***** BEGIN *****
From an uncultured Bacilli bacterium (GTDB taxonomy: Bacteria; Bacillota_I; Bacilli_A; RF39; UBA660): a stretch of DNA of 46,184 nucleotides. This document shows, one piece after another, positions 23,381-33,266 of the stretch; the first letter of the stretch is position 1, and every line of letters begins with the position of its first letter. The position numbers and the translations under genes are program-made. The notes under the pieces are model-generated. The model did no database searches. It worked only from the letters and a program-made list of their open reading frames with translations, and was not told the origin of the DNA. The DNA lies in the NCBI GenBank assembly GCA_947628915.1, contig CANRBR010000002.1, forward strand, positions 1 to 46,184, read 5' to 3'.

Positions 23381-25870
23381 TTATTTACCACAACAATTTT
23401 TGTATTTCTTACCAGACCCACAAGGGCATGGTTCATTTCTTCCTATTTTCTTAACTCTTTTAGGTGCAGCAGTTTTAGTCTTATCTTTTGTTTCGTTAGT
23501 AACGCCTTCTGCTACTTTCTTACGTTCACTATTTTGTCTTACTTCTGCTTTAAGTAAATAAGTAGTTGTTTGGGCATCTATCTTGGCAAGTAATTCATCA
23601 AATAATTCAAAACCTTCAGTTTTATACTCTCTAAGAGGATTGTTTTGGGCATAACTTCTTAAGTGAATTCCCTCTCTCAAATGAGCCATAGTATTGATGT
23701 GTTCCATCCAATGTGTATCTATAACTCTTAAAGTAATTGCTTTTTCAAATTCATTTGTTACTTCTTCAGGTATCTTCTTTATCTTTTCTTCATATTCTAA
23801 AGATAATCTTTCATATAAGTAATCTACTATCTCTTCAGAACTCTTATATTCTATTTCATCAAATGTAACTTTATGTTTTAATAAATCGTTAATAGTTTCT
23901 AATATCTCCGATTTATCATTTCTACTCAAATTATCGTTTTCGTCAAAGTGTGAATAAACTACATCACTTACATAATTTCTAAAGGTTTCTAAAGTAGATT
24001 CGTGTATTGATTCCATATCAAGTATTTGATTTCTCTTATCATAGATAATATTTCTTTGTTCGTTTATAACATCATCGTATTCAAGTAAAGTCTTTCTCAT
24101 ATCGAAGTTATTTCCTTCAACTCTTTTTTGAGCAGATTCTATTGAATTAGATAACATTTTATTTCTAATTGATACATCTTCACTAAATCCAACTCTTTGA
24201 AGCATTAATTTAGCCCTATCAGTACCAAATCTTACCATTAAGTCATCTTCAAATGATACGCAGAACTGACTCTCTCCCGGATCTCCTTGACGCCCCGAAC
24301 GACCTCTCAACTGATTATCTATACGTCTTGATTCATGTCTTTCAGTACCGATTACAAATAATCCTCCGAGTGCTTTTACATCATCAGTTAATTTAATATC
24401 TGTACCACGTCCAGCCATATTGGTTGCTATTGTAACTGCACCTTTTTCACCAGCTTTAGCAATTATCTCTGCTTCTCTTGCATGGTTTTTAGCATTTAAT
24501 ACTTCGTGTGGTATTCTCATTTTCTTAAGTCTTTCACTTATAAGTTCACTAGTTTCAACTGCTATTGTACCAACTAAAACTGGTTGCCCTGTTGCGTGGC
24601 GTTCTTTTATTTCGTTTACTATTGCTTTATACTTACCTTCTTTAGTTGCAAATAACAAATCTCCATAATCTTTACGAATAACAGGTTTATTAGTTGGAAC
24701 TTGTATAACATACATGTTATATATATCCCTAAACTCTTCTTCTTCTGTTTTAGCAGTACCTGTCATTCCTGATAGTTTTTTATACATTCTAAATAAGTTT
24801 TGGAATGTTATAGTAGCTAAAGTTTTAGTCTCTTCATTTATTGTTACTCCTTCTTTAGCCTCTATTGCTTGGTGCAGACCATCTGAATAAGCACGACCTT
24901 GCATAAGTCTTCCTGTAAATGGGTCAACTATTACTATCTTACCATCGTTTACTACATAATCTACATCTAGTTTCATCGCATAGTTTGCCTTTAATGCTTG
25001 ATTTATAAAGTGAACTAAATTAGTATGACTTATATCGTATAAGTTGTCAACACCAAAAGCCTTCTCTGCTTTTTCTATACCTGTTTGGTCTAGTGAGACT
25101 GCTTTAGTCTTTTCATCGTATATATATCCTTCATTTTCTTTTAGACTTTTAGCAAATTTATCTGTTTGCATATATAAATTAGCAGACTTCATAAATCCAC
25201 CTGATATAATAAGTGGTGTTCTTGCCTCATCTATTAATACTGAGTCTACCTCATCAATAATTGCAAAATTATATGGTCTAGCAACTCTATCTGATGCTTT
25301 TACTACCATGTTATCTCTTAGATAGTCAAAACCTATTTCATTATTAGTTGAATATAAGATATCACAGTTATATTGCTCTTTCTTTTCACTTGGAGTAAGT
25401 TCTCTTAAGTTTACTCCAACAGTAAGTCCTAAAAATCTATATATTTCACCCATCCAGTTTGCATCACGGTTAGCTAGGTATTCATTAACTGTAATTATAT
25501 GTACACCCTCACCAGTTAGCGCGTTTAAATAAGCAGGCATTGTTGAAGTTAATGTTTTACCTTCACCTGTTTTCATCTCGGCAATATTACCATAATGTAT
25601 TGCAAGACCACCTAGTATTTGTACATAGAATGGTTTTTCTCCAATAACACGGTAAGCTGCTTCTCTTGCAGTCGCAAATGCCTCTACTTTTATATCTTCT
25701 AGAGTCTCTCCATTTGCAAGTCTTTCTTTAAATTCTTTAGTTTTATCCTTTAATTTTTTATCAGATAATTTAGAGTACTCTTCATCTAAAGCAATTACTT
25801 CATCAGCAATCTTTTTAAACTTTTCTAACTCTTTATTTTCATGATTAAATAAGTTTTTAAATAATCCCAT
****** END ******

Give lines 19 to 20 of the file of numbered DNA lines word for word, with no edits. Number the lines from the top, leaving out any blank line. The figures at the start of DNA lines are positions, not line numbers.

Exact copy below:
24901 GCATAAGTCTTCCTGTAAATGGGTCAACTATTACTATCTTACCATCGTTTACTACATAATCTACATCTAGTTTCATCGCATAGTTTGCCTTTAATGCTTG
25001 ATTTATAAAGTGAACTAAATTAGTATGACTTATATCGTATAAGTTGTCAACACCAAAAGCCTTCTCTGCTTTTTCTATACCTGTTTGGTCTAGTGAGACT